Thursday, February 17, 2011

Korean Red Ginseng Drink

A month or two ago, I was eating lunch with my co-workers.

One thing you might not know is that Koreans say they don't speak English, which is misleading. Yeah sure they don't speak it, they are too shy. This however doesn't mean they don't know English. And more likely then not, they can understand what you are saying.

Mrs. Hwang is sitting next to me, and a young male co-worker is sitting across from us. She proceeds to ask questions about my dating life. "Ms. Wilson, are you single?... oh, you are? Do you like Korean men? Would you ever date a Korean man?... oh, you would? How old are you? Oh well Mr. Kim* (points across the table to Mr. Kim) is 26 years old and he is very smart, and nice, and single...."

AWKWARD to say the least. So here I am, knowing full and well that Mr. Kim understands everything Mrs. Hwang is saying to me in English. All he can do is smile, and all I can do is say,"Oh really?" and act like I can't take a hint.

Ever since that conversation, whenever I see Mr. Kim around he gives me this 'I like you' look. And I just smile back.

Today I'm in the office with the Vice Principle, Mr. Kim, and one other teacher. He comes over to my desk and gives me a drink labeled 'Korean Red Ginseng Drink'. I thank him for the drink, and he gives me a goofy smile and awkwardly lingers a bit, then takes off back to his desk.

I'm thinking, red ginseng? What's this good for? I go online to find out why people drink red ginseng. Turns out, it's an aphrodisiac. It "enhances libido and copulatory performance".

Wait, wait, wait... did I just get hit on? Is he trying to tell me something?

*I'm actually not sure of his name. Half the people at my school have the last name Kim, so guessing his name is Mr. Kim might actually prove to be true. But as for now, it's just a guess.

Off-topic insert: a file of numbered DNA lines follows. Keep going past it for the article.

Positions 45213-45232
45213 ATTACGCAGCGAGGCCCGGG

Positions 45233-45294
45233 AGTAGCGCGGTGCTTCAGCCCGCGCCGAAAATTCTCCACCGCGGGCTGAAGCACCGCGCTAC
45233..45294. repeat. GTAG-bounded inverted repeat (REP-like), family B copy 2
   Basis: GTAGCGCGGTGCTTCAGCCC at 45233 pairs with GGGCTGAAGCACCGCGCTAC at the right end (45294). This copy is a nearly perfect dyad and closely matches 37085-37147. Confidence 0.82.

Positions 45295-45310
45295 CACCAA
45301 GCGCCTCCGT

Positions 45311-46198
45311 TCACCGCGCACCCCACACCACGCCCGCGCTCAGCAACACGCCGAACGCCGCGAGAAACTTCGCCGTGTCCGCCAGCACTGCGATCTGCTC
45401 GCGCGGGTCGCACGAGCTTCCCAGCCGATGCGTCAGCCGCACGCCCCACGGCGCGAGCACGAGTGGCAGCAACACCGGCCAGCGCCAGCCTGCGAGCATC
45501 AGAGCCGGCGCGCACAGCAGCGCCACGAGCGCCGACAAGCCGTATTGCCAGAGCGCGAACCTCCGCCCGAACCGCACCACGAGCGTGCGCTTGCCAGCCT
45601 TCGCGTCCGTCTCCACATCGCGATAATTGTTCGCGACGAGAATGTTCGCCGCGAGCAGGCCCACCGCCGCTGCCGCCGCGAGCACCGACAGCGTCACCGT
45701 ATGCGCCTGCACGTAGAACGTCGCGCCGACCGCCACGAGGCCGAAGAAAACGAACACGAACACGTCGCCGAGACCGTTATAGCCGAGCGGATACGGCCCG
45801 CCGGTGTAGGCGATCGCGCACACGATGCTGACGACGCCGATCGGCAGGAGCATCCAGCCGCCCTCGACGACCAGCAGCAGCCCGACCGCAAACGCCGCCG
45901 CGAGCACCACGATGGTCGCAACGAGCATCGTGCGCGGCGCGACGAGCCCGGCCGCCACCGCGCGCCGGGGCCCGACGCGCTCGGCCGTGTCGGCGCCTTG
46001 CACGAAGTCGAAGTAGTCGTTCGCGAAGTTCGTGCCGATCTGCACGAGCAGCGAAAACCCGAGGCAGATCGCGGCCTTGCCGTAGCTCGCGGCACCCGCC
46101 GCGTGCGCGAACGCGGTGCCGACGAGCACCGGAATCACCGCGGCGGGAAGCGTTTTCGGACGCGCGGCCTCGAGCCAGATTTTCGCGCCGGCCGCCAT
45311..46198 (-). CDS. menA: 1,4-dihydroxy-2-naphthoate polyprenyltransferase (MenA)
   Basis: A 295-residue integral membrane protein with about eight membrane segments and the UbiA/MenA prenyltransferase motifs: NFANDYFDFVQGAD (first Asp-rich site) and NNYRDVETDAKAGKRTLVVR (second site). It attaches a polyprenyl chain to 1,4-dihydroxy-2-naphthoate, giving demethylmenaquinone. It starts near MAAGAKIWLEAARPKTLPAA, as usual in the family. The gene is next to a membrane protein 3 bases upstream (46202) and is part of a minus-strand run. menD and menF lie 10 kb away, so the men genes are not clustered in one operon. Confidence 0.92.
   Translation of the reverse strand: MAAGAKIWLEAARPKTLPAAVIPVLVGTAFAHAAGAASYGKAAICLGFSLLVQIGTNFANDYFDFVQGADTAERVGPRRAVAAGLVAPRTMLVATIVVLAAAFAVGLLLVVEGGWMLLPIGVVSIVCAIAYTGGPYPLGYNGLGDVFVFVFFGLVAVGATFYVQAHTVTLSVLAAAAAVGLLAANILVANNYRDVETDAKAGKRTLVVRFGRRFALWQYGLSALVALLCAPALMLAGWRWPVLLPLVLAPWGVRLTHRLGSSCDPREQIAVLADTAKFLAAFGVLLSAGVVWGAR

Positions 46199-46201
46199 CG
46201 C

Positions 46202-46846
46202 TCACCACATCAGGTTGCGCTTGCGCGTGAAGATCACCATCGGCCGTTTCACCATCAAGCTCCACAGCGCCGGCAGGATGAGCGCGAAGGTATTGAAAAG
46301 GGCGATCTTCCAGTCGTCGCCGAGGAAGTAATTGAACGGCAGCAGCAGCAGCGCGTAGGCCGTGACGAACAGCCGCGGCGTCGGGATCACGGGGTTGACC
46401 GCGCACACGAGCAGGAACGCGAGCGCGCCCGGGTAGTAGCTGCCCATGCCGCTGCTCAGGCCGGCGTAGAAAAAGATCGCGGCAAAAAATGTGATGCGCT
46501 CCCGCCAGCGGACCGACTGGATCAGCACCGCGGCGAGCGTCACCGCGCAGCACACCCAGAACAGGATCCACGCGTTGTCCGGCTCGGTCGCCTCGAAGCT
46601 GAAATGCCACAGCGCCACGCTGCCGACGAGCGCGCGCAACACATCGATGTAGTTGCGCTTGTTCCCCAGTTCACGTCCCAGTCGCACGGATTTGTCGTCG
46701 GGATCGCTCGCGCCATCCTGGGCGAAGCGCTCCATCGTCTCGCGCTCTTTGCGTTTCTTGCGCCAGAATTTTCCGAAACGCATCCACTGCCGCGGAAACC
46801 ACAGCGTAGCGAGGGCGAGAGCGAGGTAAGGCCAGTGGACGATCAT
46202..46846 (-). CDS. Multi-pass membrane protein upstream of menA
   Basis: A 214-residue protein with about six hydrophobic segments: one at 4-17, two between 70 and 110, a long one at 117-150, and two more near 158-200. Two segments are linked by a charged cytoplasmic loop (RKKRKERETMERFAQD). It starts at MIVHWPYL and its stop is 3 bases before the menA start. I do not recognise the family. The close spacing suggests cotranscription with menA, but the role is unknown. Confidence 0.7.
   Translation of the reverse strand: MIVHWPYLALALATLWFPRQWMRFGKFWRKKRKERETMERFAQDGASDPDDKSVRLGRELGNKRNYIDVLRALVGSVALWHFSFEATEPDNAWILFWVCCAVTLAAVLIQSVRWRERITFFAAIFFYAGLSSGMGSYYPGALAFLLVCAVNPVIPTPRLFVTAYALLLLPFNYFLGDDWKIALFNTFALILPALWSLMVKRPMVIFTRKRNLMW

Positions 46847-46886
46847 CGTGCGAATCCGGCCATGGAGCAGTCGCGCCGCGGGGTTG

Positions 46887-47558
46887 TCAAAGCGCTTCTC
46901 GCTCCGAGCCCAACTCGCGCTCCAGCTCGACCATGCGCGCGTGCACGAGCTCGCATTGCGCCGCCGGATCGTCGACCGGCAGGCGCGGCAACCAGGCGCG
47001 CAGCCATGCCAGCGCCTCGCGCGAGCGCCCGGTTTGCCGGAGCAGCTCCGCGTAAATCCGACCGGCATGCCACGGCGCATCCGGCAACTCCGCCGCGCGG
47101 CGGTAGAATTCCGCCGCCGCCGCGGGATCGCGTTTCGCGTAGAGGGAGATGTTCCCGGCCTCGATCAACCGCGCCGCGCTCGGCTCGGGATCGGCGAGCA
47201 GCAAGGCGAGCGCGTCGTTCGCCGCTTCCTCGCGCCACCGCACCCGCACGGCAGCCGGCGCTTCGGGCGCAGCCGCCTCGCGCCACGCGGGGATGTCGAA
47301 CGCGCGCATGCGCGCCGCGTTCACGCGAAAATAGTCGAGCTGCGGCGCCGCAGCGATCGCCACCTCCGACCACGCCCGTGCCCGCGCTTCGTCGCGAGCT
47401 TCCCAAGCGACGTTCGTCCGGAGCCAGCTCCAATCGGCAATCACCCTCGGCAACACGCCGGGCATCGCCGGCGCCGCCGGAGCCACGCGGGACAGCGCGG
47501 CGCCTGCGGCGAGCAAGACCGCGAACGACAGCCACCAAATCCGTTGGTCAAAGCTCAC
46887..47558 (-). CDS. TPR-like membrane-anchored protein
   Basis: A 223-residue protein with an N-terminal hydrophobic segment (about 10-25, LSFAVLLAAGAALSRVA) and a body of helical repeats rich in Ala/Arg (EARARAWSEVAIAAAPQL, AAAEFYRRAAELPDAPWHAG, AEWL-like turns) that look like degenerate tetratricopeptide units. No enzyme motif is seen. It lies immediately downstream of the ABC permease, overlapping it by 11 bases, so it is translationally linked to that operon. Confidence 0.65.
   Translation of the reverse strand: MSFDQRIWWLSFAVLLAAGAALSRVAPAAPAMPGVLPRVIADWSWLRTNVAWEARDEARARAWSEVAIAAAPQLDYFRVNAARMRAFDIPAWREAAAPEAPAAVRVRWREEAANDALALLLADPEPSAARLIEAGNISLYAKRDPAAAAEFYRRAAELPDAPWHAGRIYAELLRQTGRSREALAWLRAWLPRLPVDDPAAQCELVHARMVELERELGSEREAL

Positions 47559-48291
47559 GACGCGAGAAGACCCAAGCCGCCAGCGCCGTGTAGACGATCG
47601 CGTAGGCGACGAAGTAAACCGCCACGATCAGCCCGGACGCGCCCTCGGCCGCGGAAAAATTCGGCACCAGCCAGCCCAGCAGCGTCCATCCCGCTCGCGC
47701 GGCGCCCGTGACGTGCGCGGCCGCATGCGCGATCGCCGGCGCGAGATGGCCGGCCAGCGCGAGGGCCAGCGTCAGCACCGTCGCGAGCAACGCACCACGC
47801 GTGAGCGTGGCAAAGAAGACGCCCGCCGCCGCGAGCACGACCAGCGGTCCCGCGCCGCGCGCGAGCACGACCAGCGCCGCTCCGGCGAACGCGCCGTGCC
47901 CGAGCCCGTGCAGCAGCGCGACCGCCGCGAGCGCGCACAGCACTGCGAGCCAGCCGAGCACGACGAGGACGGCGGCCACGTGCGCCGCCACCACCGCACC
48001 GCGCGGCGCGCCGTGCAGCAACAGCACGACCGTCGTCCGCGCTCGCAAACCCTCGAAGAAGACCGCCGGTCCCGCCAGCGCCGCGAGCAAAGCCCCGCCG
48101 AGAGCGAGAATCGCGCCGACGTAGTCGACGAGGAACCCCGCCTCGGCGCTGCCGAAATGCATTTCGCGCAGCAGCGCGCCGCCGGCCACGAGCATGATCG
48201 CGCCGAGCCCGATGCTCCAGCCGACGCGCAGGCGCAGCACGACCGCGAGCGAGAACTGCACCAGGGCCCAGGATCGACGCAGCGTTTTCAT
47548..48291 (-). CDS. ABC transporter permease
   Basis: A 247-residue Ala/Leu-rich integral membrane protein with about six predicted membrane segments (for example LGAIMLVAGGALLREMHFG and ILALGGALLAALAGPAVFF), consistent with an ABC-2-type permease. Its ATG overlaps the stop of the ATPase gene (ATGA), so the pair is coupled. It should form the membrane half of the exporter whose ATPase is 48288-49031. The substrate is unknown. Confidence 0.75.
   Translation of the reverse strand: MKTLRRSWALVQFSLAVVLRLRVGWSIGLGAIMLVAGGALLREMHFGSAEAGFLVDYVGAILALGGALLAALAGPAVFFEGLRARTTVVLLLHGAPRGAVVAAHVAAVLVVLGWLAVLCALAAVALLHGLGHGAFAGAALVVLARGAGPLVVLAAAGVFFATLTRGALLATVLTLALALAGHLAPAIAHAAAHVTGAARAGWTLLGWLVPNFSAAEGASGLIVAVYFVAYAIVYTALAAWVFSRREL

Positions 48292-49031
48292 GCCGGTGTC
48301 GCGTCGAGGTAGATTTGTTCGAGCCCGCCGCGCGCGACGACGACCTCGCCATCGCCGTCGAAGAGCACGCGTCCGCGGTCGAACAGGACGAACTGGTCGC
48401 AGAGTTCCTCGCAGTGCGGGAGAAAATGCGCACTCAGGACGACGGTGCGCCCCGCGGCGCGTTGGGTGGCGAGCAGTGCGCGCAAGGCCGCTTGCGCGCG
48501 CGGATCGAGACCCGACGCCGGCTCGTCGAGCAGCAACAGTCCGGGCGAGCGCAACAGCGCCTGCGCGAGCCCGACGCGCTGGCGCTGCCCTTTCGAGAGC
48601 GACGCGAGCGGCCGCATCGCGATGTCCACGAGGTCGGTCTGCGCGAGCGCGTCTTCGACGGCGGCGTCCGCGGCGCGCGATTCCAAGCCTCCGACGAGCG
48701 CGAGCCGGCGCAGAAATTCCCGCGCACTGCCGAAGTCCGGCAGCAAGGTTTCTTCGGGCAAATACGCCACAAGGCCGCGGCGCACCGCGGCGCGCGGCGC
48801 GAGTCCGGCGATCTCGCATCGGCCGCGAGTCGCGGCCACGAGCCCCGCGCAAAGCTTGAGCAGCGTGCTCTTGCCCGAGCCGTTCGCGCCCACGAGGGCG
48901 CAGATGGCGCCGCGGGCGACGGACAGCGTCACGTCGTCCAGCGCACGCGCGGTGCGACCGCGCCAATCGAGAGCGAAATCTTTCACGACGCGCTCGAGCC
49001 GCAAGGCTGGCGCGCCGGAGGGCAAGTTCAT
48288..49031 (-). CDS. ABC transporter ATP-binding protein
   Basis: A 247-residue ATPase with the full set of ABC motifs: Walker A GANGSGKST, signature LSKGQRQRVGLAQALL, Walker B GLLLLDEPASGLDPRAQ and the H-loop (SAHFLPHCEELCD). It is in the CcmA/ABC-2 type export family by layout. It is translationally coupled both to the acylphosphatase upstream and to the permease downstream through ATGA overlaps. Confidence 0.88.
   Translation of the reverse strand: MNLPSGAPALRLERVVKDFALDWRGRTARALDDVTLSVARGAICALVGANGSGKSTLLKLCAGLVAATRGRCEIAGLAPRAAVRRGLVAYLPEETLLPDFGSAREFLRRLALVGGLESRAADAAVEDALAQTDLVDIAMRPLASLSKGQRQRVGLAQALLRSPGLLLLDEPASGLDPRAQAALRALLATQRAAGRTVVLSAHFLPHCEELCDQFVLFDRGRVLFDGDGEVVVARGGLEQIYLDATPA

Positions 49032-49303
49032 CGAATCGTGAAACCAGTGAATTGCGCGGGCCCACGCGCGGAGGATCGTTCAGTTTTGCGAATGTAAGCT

Thursday, February 10, 2011

"Hey, when are you suppose to be in Korea?"

Living in Korea feels like I am in a dream. Even though I've told you about how much I like it here, in this case I'm literal. As if at some point I am going to wake up and be in California.

For the first two months here, almost every night I would have variations of the same dream. I would be hanging out with my family in familiar places, they would ask at some point, "Hey, when are you suppose to be in Korea?" and I would respond, "Holy shit!" and panic, knowing I'm suppose to be there but I'm not. Then I would wake up and feel anxiety about possibly forgetting something important.

Same thing happens if I watch a lot of t.v. at home. I'll be sucked into America through episodes, then go out to do some mundane errand, walk down the street and be shock a bit, think,"Oh yeah that's right, I'm in Korea." The shock turns into a lingering buzz for awhile, until I get use to the 'being illiterate' and the Korean chatter surrounding me. If I am listening to music while I'm out and about, it extends the buzz. To actually understand the ambient language is what prolongs the shock. Like my mind is being distracted by what my ears are hearing while simultaneously catching up to the images my eyes are trying to comprehend.

If that makes sense at all.

Confused as to which reality it true, as to whether I'm in California dreaming about Korea or if I'm in Korea dreaming about California, all my thoughts get mixed and my conception of reality is at a constant double check... especially at that limbo time between going to sleep and waking up.

I've really been able to relate to the movie Inception. I'm easily confused about my actual reality.

What I've notice now is, slowly but surely, I'm getting use to living in Korea. Things that I once marked to be out of the ordinary are now common occurrences, and rarely wasted on individual thought. My dreams about California are extinct. More and more each day, instead of noise that I block out naturally, I listen in on Korean conversations and see if I can pick out a word or two. My mind has finally caught up to the visions around me and I can clearly see I'm in Korea, regardless of how much English media I've soaked up throughout the day.

And even though my mind is adjusting to my environment, it continuously processes all sorts of new information every day. Korea and everything it has to offer will never cease to be different to what I'm normally use to.